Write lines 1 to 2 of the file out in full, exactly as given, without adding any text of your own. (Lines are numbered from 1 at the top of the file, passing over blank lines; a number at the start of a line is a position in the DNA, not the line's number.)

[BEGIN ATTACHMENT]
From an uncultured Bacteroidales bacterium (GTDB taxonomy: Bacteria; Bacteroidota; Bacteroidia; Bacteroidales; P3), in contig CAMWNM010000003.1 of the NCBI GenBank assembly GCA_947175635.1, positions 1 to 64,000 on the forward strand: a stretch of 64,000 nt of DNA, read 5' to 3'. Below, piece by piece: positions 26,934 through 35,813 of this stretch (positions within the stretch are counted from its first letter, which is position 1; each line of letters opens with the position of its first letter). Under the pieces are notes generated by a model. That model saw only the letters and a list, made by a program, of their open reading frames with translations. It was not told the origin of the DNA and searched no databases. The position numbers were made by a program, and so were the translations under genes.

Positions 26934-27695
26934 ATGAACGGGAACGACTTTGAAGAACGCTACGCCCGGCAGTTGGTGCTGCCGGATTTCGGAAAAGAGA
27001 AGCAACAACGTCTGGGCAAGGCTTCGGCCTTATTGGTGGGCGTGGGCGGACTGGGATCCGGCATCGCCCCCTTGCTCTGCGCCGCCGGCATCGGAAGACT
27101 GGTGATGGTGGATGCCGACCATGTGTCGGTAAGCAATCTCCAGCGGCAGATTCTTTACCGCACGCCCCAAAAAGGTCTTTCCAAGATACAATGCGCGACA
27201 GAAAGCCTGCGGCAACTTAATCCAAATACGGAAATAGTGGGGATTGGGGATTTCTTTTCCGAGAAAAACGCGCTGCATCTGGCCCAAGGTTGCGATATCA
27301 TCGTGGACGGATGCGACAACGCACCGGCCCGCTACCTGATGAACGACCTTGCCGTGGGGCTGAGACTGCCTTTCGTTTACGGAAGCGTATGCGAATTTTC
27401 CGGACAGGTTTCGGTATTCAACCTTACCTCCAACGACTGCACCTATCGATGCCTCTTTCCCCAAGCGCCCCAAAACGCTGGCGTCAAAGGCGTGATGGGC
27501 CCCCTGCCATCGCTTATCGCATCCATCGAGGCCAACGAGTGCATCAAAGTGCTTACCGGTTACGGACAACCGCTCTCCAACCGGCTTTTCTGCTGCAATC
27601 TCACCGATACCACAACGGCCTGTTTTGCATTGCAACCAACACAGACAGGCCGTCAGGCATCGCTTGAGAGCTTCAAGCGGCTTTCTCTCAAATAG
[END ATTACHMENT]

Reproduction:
From an uncultured Bacteroidales bacterium (GTDB taxonomy: Bacteria; Bacteroidota; Bacteroidia; Bacteroidales; P3), in contig CAMWNM010000003.1 of the NCBI GenBank assembly GCA_947175635.1, positions 1 to 64,000 on the forward strand: a stretch of 64,000 nt of DNA, read 5' to 3'. Below, piece by piece: positions 26,934 through 35,813 of this stretch (positions within the stretch are counted from its first letter, which is position 1; each line of letters opens with the position of its first letter). Under the pieces are notes generated by a model. That model saw only the letters and a list, made by a program, of their open reading frames with translations. It was not told the origin of the DNA and searched no databases. The position numbers were made by a program, and so were the translations under genes.

Positions 26934-27695